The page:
A related issue is use of buildings. Just because an outbuilding exists, it doesn’t mean that you can use it for whatever you want. I am currently dealing with a purchase where the purchaser wants to convert an outbuilding into a living area. Unfortunately, he cannot do this as there is a planning restriction which means that he can only use that building for housing animals. Many people would simply ignore that restriction, and therefore if you are buying a rural property, it is crucial that careful attention is made to the exact description of what is registered and cross referenced to what is actually built.

Obviously in the more rural properties, the question of utilities raises its head. Are the utilities connected or is there some other system? For example, the property may not be connected to mains sewerage and may require a septic tank. It is important to look into these issues as they can affect the day to day enjoyment of your property if you are not used to being slightly off the grid. Lack of water can be an issue in Spain, especially during the summer and therefore if you aren’t on mains water then this can cause problems. It may even be that the property doesn’t have a permanent connection to the electricity grid and relies on a generator to provide electricity.

Another issue is that rights of way may have accumulated on the property. These can be difficult to identify if they are not registered and therefore it is important to make local enquiries to establish whether there are any rights over your property. Such rights of way can range from the sort that you may have heard of (right to walk across your land etc) to some that you may not have heard of (rights to hunt or right to extract water).

Of course, in addition to the above your legal team should also carry out all the usual checks on the property to make sure that the seller owns the property, that there are no charges, mortgages, charges or the like registered against the property. It is also important as usual to understand the tax implications of buying a property just like any other property in Spain.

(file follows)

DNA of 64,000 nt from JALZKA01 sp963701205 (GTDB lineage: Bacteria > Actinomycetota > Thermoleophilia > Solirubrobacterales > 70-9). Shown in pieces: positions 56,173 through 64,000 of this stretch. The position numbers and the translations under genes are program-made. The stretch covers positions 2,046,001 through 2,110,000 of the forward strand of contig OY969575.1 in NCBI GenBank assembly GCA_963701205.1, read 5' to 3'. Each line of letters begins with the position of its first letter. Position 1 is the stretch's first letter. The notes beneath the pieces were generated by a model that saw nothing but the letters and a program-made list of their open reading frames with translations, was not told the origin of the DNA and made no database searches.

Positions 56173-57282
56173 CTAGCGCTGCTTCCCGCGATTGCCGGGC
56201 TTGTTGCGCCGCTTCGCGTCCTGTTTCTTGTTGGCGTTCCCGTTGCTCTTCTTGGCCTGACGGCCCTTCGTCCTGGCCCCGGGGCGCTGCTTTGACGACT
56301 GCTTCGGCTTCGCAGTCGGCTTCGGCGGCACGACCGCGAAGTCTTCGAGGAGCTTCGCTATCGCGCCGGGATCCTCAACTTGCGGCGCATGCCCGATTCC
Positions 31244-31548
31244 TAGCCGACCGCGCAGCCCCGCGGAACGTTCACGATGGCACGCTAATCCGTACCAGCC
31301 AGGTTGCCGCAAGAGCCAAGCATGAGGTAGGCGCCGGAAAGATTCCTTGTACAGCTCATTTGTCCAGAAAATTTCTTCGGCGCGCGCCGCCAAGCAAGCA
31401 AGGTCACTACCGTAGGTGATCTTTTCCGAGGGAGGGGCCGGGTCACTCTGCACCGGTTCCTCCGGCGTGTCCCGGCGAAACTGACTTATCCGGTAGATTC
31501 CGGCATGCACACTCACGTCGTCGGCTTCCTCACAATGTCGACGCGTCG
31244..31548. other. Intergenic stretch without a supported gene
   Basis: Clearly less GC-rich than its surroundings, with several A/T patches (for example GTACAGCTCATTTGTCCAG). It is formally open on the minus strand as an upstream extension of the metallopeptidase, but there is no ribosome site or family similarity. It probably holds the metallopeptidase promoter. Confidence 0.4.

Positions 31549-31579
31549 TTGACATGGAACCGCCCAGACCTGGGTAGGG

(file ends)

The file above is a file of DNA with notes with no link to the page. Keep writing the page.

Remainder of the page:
All of this shouldn’t put you off buying a rural property. There are many advantages to buying a more rural property. The prices are generally lower; you are generally getting a bigger property with more space than buying on the coast; the views can be equally spectacular and it is certainly quieter. Similarly, there can also be issues with buying more urban properties. The important thing is to get an independent lawyer to help you buy your dream home and to solve any issues that may arise, rather than avoiding a particular type of property because of potential issues.

Peter Esders is a solicitor at Judicare Legal Services Ltd and is a Board Member of the Association of International Property Professionals (www.aipp.org.uk). He can be contacted on 01438 840258 or peteresders@judicaregroup.com www.judicaregroup.com


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Details correct when this article was originally posted on May 21, 2015.